The Odisha government has decided to discourage Independent Power Producers (IPPs) to convert the status of their power projects into captive power plants (CPPs). The state energy department argued that conversion from IPP to CPP will deprive the state of a firm commitment of power supply and also loss to the environment management fund managed by the forest department. The fund mandates the IPPs to contribute six paise for every unit of power sold outside the state but the same stipulation does not apply to CPPs.
"In the draft comprehensive thermal power policy, we have discouraged conversion of IPP to CPP since it means loss in availability of firm power commitment ensured by the IPPs. Besides, the state will also be deprived of a green cess imposed on IPPs for power sold outside the state and also loss in electricity duty since CPPs currently enjoy exemption in duty as per the state Industrial Policy Resolution (IPR)," said an official source.
The policy is however okay with conversion from CPP to IPP but any such conversion will require the prior approval of the Coal ministry.
According to the draft policy, the state government will have the first right of refusal for CPPs to sell their surplus power after meeting their captive requirement.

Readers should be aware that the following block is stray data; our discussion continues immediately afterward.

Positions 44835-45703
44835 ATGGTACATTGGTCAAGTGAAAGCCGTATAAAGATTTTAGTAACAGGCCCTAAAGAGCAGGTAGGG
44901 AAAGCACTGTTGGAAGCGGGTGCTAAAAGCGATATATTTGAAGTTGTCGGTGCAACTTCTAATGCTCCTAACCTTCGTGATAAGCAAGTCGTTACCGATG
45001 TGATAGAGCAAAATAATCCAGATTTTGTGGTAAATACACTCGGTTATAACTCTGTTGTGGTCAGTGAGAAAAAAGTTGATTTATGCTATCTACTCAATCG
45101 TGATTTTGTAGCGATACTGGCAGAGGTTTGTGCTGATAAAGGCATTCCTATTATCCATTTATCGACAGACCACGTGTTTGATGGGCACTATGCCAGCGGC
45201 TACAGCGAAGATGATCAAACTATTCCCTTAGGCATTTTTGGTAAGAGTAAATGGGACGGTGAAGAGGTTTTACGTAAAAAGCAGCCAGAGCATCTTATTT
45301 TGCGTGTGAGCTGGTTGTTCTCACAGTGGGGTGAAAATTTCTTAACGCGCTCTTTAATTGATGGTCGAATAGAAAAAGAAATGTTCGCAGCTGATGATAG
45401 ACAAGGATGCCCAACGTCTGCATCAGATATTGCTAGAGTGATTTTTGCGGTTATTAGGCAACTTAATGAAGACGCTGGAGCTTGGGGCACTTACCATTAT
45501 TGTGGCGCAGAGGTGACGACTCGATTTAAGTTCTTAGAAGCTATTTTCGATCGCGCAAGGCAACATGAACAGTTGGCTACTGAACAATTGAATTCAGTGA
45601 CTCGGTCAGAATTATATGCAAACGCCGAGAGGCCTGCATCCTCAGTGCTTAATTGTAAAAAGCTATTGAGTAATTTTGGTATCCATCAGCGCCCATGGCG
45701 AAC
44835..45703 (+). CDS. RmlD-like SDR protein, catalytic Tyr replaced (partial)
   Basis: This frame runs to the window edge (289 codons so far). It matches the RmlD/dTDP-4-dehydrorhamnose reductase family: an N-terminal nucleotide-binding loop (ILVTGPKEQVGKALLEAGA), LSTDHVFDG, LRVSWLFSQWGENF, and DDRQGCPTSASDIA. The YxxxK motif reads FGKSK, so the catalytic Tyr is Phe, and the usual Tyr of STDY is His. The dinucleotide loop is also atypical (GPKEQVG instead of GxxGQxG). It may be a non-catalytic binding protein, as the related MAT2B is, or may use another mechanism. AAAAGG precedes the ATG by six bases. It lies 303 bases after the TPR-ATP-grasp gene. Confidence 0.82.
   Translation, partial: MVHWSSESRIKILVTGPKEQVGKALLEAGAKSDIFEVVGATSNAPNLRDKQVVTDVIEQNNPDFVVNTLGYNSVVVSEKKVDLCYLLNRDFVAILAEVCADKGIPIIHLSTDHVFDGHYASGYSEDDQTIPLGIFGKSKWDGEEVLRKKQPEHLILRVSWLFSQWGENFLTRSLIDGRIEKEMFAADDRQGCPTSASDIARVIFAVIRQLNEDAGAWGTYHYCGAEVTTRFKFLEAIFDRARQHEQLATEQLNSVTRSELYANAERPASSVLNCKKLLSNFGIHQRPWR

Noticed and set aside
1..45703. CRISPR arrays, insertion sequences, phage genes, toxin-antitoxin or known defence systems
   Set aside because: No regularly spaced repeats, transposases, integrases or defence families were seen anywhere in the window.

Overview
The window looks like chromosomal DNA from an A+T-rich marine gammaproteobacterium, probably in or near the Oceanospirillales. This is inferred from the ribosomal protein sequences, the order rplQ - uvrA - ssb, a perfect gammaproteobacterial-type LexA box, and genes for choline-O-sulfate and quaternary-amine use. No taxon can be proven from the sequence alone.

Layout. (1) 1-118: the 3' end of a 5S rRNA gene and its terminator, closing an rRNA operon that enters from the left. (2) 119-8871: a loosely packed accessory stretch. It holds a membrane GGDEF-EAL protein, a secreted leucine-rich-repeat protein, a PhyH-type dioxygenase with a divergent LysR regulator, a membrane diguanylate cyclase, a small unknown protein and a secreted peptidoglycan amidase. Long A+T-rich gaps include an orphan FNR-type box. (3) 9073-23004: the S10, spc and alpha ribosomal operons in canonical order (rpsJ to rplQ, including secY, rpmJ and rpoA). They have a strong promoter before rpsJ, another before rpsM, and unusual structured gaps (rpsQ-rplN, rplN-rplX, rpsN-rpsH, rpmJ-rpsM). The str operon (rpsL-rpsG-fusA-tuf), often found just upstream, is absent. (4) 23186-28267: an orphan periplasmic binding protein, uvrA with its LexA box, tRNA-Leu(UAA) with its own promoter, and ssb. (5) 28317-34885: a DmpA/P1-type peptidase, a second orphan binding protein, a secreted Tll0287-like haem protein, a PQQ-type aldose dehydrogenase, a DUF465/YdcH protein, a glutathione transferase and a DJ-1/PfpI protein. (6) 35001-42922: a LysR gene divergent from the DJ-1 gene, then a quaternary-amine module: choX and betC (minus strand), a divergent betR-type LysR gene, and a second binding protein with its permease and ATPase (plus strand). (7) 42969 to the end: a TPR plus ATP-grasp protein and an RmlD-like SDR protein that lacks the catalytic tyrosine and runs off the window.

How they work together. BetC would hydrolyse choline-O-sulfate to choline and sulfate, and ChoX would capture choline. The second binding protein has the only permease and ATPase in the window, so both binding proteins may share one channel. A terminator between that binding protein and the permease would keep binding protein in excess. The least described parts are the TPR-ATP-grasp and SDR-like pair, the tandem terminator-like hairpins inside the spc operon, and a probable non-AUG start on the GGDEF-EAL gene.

On the issue of free power, the state government is awaiting the final report from The Energy Resources Institute (Teri).
The Planning Commission had urged Teri to conduct a study on free power after Odisha and some other coal bearing states pitched for free power from coal-based power plants.
It may be noted that Odisha had demanded 25 per cent free power from coal-based power plants and 33 per cent free power from power plants based on coal washery rejects. Later, the state government is understood to have scaled down its power demand from plants based on washery rejects to 13 per cent in line with the provision for free power guaranteed under National Hydro Policy.
But the demand for free power was stiffly opposed by the IPPs who argued that the condition of supply of free power will make the power projects unviable.
A team of Teri had recently visited Odisha for a study on equitable sharing of benefits arising from coal mining and power generation amongst resource rich states. The objective of the study was also to examine the impact of allowing free power at variable cost from coal based power plants in the host state.
In its preliminary report, Teri had recommended a cess on coal production and also an environment and social cess on coal based power generation keeping in view the negative externalities arising out of coal mining.
Source- Business standard